I'd suggest a higher-spec gearset would make things even better.
It's a folder, so its sprinting capacity is limited. But the Birdy is good for a folder.
It's efficient, but that bobbing really makes itself known on climbs.
On a £2,500+ bike, you really expect better.
Tell us some more about the drivetrain. Anything you particularly did or didn't like? Any components which didn't work well together?
Brompton has made its own gearset and I would suggest Riese & Müller would probably benefit from doing the same. Fitting budget drivetrain componentry to bike at this price point doesn't look good.
Wheels and tyres
Again, R&M branded kit, even if it was still produced by Alex, would at least look better.
Anything else you want to say about the componentry? Comment on any other components (good or bad)
The Shimano Deore hydraulic disc brakes are probably the highlight of the package – they work well.
Did you enjoy riding the bike? Yes
Would you consider buying the bike? Absolutely not.
Would you recommend the bike to a friend? To test, yes. To buy unseen, no.
How does the price compare to that of similar bikes in the market, including ones recently tested on road.cc?
The Vello Rocky (review to come) is similar in being almost a boutique-style folding bike, although it comes with a better Shimano XT gearset yet costs 'just' £1,352. If you've got the money, you could go for the even more exclusive and lighter weight Vello Rocky Titanium at €2,890. Or there is the legendary Brompton. For £400 less than the Birdy, you could have one of Brompton's speedy and lightweight P Line models. In comparison, you'd have to say the Birdy does look expensive.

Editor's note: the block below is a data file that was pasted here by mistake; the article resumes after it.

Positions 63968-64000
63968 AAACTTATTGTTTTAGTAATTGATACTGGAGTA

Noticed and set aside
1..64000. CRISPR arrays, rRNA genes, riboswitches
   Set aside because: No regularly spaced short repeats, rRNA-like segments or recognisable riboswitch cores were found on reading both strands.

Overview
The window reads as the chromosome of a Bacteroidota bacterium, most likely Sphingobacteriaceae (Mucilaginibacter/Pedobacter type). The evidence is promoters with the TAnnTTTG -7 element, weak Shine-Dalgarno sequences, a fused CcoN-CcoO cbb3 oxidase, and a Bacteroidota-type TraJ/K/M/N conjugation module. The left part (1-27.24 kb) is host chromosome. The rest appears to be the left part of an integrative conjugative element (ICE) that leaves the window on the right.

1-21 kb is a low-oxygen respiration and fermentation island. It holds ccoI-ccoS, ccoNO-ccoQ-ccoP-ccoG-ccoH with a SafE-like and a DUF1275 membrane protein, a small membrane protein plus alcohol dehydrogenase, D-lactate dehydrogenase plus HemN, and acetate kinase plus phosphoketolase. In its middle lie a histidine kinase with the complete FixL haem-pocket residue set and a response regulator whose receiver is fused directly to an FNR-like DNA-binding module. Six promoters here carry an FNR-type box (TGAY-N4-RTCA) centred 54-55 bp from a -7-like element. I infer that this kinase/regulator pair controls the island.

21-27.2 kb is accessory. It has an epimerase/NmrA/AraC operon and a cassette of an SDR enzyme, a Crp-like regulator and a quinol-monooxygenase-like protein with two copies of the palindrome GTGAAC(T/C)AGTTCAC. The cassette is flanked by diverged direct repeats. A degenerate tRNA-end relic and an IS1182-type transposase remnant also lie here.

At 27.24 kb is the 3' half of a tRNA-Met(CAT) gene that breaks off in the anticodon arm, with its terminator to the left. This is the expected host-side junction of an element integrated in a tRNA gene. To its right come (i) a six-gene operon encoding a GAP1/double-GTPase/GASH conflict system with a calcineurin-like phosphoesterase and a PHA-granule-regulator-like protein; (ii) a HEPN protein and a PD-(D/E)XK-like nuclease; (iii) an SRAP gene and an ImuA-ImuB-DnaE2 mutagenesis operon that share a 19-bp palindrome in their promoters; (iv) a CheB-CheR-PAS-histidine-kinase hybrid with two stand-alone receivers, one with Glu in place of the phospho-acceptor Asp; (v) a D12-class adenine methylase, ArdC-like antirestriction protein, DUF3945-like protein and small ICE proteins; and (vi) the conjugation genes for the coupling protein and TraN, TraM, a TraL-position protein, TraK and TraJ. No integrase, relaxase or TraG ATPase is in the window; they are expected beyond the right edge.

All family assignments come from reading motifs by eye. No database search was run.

Use this box to explain your overall score
Folders are so tricky to score because they often feature so much innovation and engineering yet, ultimately, they still have to be judged on the basics: ride quality, performance and value. Here, the Birdy does well on the first two criteria, even if that bobbing sensation is a bit off-putting. But even despite all the positive qualities of its unique design, the Birdy's price is just too much for most people.
About the tester
I usually ride: Islabikes Beinn 29 My best bike is: 25-year-old Dawes Galaxy
I've been riding for: Over 20 years I ride: Most days I would class myself as: Experienced
I regularly do the following types of riding: commuting, touring, sportives, general fitness riding, mtb, Leisure